Bold and the beautiful. Luxury coupe put front-wheel drive back on the map in America.
It’s easy to think of American cars of the 1960s as dumb land-yachts – gas-guzzlers with front-mounted V8s, rear-wheel drive and cart suspension; unimaginative reskins of the 1950s, stumbling zombie-like towards the fuel crises of the 1970s. In fact, the 1960s were a pretty bold time, and not least at General Motors. In 1962 it had released the Oldsmobile Jetfire, a groovy, hardtop coupe whose V8 engine featured the industry’s first turbocharger.
Just a month later, GM turbocharged a variant of the Chevrolet Corvair, itself a complete turnaround from Motown convention in having a rear-mounted, aircooled, flat-six engine. In this context, a luxury grand-touring coupe with a 7.0-litre V8 engine and front-wheel drive didn’t look so weird. In fact, from any angle the Oldsmobile Toronado of 1966 looked pretty damn gorgeous.
Oldsmobile began developing front-wheel drive in 1958, concurrent with Mini designer Alec Issigonis across the pond. America’s last FWD effort had been the Cord 810 in 1936 and, like Cord, Olds was more concerned with the configuration’s directional stability and comfort than packaging efficiency. Taking its new 425ci (7.0-litre) big-block V8, Olds developed a longitudinal, parallel drivetrain, with the modified TH400 transmission running below the left cylinder bank. A specially developed chain took drive from the torque-converter, at the rear of the engine, to the transmission.
If the tech spec raised eyebrows, the styling dropped jaws. It originated in a 1962 sketch known as the ‘flame red car’. Designer David North stretched the proportions (to a 5400mm overall length) and, at marketing’s direction, gave a nod to the Cord 810 in the ‘sandwiched’, slatted grille. Pop-up headlights were, sadly, replaced in ’1968, the model shown above.
Initially slow to sell, notably against sibling rival Buick’s rear-drive Riviera, the Toronado was soon acclaimed for its unusually firm yet comfortable suspension tune and extremely spacious cabin. The Toronado was assembled on a dedicated, slow-moving line, and build quality was several notches above mainstream GM fare.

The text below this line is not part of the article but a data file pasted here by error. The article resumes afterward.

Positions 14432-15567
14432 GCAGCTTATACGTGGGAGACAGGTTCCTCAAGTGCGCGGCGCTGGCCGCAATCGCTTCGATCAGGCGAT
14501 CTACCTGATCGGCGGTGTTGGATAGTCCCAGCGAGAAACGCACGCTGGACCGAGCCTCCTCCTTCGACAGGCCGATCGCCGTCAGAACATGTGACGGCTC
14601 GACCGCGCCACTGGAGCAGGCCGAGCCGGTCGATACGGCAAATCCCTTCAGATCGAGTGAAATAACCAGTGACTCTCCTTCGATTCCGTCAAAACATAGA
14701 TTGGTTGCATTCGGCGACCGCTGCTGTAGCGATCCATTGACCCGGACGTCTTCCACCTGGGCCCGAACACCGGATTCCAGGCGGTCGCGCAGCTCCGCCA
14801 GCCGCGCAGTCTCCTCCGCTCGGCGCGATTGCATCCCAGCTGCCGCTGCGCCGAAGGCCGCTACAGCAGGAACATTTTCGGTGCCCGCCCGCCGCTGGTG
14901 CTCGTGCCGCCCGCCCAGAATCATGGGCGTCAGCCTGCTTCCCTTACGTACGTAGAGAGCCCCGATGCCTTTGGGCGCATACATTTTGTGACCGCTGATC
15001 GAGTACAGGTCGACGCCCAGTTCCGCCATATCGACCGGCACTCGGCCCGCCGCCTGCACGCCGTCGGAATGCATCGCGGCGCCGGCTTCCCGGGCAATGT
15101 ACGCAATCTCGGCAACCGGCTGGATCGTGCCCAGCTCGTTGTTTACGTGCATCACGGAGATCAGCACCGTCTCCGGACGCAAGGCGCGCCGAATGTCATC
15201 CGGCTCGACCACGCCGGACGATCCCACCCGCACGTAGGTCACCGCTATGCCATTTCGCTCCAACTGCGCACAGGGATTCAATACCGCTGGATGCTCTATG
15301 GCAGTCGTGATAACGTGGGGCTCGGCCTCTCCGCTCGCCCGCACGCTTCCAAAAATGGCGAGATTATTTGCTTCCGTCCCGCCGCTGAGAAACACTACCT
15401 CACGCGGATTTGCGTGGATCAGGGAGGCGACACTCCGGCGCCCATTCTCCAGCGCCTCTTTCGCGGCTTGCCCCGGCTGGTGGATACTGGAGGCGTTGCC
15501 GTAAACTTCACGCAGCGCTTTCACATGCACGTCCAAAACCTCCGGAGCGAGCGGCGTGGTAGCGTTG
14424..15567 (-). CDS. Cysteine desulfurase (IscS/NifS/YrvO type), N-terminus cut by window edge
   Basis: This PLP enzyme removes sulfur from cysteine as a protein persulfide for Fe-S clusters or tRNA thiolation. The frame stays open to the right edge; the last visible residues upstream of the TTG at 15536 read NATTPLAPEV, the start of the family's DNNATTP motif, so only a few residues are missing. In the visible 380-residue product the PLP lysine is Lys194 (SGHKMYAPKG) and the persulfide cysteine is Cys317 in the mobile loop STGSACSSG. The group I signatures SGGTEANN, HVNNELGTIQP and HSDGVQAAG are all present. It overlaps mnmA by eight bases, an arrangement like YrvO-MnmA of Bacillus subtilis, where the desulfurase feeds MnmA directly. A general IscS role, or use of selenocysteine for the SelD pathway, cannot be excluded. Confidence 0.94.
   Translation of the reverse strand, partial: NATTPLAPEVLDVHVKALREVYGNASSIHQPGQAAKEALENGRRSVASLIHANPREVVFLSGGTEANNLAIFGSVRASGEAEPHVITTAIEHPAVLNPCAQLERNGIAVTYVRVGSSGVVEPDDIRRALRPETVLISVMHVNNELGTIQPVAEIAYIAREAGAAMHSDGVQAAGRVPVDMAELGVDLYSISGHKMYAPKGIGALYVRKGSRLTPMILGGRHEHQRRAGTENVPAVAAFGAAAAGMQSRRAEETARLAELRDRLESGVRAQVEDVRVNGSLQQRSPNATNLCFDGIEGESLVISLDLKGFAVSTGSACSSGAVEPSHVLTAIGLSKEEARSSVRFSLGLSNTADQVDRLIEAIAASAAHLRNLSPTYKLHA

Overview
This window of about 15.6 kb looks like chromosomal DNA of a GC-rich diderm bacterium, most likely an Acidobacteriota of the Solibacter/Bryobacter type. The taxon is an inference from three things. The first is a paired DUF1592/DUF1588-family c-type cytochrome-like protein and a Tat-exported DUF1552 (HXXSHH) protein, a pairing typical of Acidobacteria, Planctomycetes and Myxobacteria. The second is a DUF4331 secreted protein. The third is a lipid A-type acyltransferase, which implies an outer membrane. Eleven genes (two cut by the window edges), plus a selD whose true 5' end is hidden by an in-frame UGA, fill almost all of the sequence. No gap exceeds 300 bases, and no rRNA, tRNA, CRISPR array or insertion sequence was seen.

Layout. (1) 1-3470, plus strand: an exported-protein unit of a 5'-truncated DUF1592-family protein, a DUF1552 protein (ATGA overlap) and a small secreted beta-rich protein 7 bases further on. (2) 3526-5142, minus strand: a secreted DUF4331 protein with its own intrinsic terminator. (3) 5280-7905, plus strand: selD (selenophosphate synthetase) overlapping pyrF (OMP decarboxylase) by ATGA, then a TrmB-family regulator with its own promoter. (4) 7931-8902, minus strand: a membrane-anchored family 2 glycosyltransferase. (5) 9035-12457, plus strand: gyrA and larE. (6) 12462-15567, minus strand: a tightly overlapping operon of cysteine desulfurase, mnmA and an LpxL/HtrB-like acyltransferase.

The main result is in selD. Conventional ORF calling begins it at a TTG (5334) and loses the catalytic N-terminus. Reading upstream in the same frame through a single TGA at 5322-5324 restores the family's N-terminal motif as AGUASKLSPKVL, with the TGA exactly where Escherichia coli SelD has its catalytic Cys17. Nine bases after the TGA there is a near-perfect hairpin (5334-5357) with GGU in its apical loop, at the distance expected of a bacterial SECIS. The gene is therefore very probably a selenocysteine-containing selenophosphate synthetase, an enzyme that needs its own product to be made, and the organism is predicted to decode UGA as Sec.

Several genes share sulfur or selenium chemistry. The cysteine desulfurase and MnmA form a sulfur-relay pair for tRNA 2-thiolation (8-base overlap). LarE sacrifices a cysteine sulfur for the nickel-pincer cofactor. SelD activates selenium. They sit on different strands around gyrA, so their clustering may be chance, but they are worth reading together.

Cadillac would base its new-for-’1967 Eldorado coupe on the Toronado’s platform. The Caddie’s sudden sales success ensured that the second-generation Toronado (1971-’1978) would be bigger, squarer and dumbed-down. Just over 143,000 examples of the elegant Series 1 (1966-’1970) were produced.
The Toronado-only ‘Super Rocket’ variant of Olds’ 6965cc iron-block V8 copped a big Rochester carb, higher compression, a lumpier cam and bigger valves to make 287kW/644Nm. Trans was a modified three-speed TH400 auto. The torque-steer potential of a V8 and a 2177kg kerb weight was mitigated by double-CV-jointed half-shafts.
SPACE AND GRACE
Interior was suitably futuristic, with a Cessna-inspired wheel (three-spoke from ’1968), drum speedo, ‘Strato Bench’ front seat (pictured) or optional buckets, and ciggie lighters for everyone. Incredibly spacious seating for six was aided by a flat floor. Suspension was tuned for driving enjoyment, with unusual torsion bars up front and a leaf-sprung beam axle rear.
2294 PIECES IN THE COMPLEX HY-VO TRANSMISSION CHAIN
1968 TORONADO FINISHES 1-2-3 IN STOCK CLASS AT PIKES PEAK
1.99 OVERALL WIDTH, IN METRES
100M TORONADO BUILT IN MARCH 1966 CLAIMED TO BE GM’s 100-MILLIONTH VEHICLE